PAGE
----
Do you suffer from muscle cramps? Are your menstrual periods painful? Do you feel tired all the time? If so, you may not be getting enough magnesium.
When you do not eat enough magnesium rich foods (such as leafy green vegetables, nuts and seeds), eat too much junk food or have an increased need for magnesium, you may be deficient in magnesium (1).
What’s more, long-term deficiency of magnesium may increase your risk of diabetes, high blood pressure and even increase the progression of kidney disease (2). As a result, it is important to ensure you are getting enough magnesium.
Wondering whether you are getting enough magnesium? Here are 6 signs you’re not getting enough magnesium:
1. You suffer from muscle spasms and cramps
Calcium and magnesium are necessary for the contraction and relaxation of your muscles. If you are not getting enough magnesium, your muscles cannot relax. Instead, they get stuck in contraction mode, resulting in muscle cramps (3).
2. You have high blood pressure
Magnesium lowers blood pressure by preventing the walls of your arteries from becoming too thick. When your arteries are thick, more pressure is required for blood to flow freely through your arteries. This leads to a build-up of pressure in your arteries aka “high blood pressure”.
Supplemental magnesium has been shown to reduce systolic blood pressure an average of 4.2 mm Hg, and diastolic blood pressure an average of 2.2 mm Hg (4)
3. You experience insomnia
If you suffer from insomnia, you are not alone; as many as 1 in 3 Australians suffer from insomnia (5). If you are older, the statistics are even worse; almost 50% of older adults suffer from insomnia (6).
Standard drugs used to treat insomnia do more harm than good, and are not recommended if you are older (6). So, what is a viable alternative? Supplemental magnesium.
Research has shown that magnesium helps you sleep better by decreasing stress hormone levels and increasing the production of melatonin, the “sleep hormone”. A study found that elderly adults given 500 mg of magnesium slept more than those given a placebo. They also had higher melatonin levels and lower cortisol levels (6).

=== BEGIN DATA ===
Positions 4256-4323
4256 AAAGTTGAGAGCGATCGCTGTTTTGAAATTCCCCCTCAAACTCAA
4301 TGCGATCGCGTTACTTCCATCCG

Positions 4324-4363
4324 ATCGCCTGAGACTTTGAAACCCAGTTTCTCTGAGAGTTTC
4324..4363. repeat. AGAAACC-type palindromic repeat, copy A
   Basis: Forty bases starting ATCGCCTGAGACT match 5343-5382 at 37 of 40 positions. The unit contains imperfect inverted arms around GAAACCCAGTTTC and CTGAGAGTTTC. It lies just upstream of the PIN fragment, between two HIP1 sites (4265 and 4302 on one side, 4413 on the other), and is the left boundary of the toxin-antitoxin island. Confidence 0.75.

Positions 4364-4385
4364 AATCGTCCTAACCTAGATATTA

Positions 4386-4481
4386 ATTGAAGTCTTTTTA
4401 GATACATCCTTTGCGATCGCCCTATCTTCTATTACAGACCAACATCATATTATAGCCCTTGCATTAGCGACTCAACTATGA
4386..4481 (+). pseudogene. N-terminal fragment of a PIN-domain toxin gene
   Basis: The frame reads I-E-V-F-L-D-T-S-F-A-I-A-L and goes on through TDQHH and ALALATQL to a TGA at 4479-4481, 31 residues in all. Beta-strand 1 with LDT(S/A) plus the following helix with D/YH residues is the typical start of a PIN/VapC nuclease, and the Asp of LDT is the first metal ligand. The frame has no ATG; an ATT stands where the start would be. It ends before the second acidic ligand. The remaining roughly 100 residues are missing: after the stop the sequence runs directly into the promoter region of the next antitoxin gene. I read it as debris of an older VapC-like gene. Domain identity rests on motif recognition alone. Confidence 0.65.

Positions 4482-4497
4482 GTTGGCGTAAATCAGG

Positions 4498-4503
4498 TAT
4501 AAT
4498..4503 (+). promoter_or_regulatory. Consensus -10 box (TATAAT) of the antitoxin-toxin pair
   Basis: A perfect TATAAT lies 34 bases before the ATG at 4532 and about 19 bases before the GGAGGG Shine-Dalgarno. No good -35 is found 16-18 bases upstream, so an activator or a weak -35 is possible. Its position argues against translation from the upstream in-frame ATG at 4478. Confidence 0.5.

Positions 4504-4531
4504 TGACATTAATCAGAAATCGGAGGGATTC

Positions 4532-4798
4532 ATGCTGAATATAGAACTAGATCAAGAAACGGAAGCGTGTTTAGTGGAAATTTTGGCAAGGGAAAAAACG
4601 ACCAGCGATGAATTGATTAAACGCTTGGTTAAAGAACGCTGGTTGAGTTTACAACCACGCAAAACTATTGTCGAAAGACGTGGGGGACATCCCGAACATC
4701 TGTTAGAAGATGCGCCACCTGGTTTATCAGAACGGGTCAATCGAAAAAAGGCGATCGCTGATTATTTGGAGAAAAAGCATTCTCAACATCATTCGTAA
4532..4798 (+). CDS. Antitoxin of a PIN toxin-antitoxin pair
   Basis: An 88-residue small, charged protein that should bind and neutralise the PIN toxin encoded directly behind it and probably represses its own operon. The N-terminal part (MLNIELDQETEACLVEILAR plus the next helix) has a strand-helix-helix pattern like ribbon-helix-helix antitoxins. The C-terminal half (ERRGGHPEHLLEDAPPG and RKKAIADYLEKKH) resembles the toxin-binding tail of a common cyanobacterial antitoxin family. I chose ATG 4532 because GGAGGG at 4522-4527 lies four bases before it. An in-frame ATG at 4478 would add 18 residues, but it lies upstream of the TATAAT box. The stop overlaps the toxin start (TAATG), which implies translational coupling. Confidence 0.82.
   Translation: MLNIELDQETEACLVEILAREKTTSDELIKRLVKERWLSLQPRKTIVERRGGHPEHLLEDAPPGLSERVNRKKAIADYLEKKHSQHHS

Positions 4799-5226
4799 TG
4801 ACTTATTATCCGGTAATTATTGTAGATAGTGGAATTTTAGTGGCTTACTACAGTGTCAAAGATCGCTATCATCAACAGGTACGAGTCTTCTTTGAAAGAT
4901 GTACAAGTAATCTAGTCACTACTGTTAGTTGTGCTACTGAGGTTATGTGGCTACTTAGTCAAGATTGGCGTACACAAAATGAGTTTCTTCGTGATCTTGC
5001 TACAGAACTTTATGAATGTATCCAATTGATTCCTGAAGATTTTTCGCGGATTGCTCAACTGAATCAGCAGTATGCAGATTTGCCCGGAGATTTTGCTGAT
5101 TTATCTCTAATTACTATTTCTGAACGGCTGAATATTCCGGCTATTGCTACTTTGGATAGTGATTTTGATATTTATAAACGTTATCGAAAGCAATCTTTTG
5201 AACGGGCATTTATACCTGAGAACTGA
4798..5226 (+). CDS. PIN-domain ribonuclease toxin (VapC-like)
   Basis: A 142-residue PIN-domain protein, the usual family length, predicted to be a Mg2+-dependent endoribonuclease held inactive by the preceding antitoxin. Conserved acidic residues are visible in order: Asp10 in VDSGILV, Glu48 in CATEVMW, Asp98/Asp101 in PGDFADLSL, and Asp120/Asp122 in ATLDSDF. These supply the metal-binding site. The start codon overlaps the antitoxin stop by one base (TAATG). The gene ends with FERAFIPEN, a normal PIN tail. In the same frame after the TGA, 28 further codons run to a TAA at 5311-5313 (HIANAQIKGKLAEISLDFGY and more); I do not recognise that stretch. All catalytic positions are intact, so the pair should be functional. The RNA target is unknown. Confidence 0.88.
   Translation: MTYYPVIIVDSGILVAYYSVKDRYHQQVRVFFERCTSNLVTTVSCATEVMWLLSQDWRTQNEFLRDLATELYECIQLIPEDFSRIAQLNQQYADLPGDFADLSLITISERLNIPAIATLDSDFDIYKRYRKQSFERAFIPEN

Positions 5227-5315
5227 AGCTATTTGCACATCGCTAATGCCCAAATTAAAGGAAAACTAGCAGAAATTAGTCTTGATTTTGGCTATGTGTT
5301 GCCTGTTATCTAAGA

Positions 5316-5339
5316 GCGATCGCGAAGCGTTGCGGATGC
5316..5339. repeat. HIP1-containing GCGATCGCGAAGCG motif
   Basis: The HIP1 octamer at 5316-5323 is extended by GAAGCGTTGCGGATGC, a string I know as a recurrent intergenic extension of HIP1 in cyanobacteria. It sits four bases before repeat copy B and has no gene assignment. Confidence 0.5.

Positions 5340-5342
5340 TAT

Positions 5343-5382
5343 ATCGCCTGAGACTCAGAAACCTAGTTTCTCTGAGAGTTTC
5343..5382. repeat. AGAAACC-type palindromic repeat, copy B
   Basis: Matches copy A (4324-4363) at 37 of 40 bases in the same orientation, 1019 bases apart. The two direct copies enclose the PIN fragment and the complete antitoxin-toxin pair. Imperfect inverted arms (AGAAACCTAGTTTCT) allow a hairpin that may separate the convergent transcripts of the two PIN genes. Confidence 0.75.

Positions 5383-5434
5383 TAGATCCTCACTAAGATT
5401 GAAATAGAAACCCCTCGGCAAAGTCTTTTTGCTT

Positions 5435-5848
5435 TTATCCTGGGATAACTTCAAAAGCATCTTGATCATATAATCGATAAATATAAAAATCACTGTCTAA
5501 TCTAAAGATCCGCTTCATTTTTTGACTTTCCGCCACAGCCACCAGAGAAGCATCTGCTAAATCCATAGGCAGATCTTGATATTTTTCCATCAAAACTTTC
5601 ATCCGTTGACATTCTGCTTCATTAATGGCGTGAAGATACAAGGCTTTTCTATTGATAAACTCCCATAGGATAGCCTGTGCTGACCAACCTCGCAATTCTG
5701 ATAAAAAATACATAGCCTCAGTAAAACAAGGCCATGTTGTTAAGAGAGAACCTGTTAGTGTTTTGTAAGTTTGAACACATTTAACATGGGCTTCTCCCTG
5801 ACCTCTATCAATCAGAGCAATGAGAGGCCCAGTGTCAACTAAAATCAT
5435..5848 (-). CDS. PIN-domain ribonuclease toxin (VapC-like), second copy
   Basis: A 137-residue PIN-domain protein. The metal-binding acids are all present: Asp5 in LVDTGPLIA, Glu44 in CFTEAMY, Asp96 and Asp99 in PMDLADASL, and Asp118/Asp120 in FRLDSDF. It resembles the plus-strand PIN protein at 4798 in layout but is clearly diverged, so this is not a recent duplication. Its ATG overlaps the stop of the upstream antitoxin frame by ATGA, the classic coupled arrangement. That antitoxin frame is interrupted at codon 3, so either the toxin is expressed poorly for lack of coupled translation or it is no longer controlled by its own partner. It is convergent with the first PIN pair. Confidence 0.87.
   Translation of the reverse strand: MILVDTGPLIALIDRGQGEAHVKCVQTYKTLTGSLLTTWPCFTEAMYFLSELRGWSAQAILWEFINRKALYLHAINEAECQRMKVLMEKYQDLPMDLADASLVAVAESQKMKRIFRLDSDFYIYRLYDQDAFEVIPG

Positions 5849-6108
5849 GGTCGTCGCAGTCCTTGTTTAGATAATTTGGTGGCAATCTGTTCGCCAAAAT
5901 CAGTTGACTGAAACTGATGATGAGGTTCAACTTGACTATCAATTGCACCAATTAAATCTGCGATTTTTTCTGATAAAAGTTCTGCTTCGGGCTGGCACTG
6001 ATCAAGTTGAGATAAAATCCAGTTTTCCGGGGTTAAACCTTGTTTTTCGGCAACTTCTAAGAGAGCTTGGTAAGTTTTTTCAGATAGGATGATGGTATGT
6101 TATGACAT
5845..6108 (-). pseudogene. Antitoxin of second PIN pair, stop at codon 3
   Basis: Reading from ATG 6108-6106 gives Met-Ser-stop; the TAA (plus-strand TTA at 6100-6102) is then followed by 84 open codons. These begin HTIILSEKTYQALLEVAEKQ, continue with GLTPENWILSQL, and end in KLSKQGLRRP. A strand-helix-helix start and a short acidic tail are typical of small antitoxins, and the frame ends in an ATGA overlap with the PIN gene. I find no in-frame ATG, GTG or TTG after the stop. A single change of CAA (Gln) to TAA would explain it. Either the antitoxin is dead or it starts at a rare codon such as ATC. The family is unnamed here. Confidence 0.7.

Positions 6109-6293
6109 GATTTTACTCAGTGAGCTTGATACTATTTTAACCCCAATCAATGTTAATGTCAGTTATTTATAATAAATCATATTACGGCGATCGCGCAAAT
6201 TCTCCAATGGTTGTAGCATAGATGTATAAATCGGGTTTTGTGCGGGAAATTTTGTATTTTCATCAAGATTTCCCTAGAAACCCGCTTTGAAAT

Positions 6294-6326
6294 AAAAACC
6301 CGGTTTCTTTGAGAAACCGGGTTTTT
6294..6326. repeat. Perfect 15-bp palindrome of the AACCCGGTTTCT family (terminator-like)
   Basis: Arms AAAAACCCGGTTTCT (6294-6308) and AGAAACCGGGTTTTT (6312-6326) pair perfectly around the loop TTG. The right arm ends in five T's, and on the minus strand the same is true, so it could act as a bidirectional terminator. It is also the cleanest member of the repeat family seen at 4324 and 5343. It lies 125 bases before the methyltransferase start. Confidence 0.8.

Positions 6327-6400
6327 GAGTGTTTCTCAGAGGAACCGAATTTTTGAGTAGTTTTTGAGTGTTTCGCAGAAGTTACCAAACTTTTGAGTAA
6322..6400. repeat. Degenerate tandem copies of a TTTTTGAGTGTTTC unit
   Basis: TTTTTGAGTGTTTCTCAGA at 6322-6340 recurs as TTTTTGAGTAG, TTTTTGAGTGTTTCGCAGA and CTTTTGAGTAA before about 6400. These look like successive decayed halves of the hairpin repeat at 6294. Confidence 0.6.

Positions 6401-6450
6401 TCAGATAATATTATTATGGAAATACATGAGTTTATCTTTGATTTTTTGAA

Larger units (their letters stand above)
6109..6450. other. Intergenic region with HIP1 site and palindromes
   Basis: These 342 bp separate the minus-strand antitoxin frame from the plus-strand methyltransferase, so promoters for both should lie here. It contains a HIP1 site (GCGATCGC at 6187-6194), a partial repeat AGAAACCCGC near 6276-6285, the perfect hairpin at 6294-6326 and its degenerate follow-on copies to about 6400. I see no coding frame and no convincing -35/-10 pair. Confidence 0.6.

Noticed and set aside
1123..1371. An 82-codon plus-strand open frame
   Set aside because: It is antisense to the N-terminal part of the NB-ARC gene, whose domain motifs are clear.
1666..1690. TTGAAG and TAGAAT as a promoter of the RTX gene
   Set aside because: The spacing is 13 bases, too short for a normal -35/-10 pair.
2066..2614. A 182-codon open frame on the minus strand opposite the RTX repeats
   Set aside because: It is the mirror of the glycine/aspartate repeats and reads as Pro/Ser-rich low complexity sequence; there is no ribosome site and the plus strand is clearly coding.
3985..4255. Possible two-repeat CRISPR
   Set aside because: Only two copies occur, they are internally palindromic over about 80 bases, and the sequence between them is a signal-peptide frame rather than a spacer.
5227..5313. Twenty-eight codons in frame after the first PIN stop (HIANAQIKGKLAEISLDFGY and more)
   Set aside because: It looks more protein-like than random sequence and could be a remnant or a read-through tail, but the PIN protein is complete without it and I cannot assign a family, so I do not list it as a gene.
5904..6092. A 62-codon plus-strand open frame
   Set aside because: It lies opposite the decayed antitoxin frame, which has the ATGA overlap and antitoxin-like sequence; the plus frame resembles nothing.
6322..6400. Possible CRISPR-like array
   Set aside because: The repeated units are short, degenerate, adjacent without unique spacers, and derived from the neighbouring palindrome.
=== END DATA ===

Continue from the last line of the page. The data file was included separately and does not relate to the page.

4. You suffer from menstrual pain
Do you use anti-inflammatories or other drugs to treat your menstrual pain? The solution to your menstrual pain could be as simple as increasing your intake of magnesium.
Magnesium reduces the production of PGF-2 alpha (a substance that causes the contraction of your uterine muscles), thereby relieving menstrual pain. A study found that magnesium supplementation over a 6 month period reduced menstrual pain in 84% of patients (7).
5. You need a boost in your mood
Magnesium plays a critical role in brain function and mood. Some of the symptoms one may experience with magnesium deficiency include anxiety, low mood and irritability (10). In fact, low magnesium levels has even been linked to an increased risk of depression (11).
6. You need a boost in energy
Magnesium is a required component in your body to active adenosine triphosphate (ATP), which is the fundamental unit of energy within the body for transporting energy within our cells for metabolism. When your body doesn’t have adequate levels of magnesium, the nutrients you consume are unable to metabolise into energy.
If you have seen your general practitioner and have been diagnosed with a magnesium deficiency, what can you do? Getting enough magnesium can be as simple as taking a magnesium supplement.
Which magnesium supplement should you choose? Invest in a high quality magnesium supplement such as magnesium diglycinate. Magnesium diglycinate is better absorbed than other supplemental forms of magnesium such as magnesium oxide and magnesium sulfate. Also, make sure your magnesium supplement is a low-diarrheal formula in order to minimize diarrhea.
If you are not getting enough magnesium, you may be suffering from high blood pressure, mood disorders, insomnia or a myriad of other health issues. Magnesium supplementation may be useful in treating or preventing these health issues.